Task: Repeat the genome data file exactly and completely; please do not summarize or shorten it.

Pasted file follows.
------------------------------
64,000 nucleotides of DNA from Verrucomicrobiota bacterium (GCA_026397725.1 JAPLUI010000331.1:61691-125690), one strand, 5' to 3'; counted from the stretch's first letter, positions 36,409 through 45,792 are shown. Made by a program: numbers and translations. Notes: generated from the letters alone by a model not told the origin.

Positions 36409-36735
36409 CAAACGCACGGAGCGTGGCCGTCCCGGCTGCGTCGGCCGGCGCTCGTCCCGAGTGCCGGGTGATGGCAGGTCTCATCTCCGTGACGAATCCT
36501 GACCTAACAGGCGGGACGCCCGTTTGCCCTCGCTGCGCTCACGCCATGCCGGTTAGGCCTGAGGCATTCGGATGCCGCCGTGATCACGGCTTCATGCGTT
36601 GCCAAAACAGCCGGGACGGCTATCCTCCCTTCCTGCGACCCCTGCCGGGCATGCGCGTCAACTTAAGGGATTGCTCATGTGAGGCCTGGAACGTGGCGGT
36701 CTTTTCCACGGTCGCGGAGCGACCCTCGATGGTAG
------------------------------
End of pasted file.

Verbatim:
64,000 nucleotides of DNA from Verrucomicrobiota bacterium (GCA_026397725.1 JAPLUI010000331.1:61691-125690), one strand, 5' to 3'; counted from the stretch's first letter, positions 36,409 through 45,792 are shown. Made by a program: numbers and translations. Notes: generated from the letters alone by a model not told the origin.

Positions 36409-36735
36409 CAAACGCACGGAGCGTGGCCGTCCCGGCTGCGTCGGCCGGCGCTCGTCCCGAGTGCCGGGTGATGGCAGGTCTCATCTCCGTGACGAATCCT
36501 GACCTAACAGGCGGGACGCCCGTTTGCCCTCGCTGCGCTCACGCCATGCCGGTTAGGCCTGAGGCATTCGGATGCCGCCGTGATCACGGCTTCATGCGTT
36601 GCCAAAACAGCCGGGACGGCTATCCTCCCTTCCTGCGACCCCTGCCGGGCATGCGCGTCAACTTAAGGGATTGCTCATGTGAGGCCTGGAACGTGGCGGT
36701 CTTTTCCACGGTCGCGGAGCGACCCTCGATGGTAG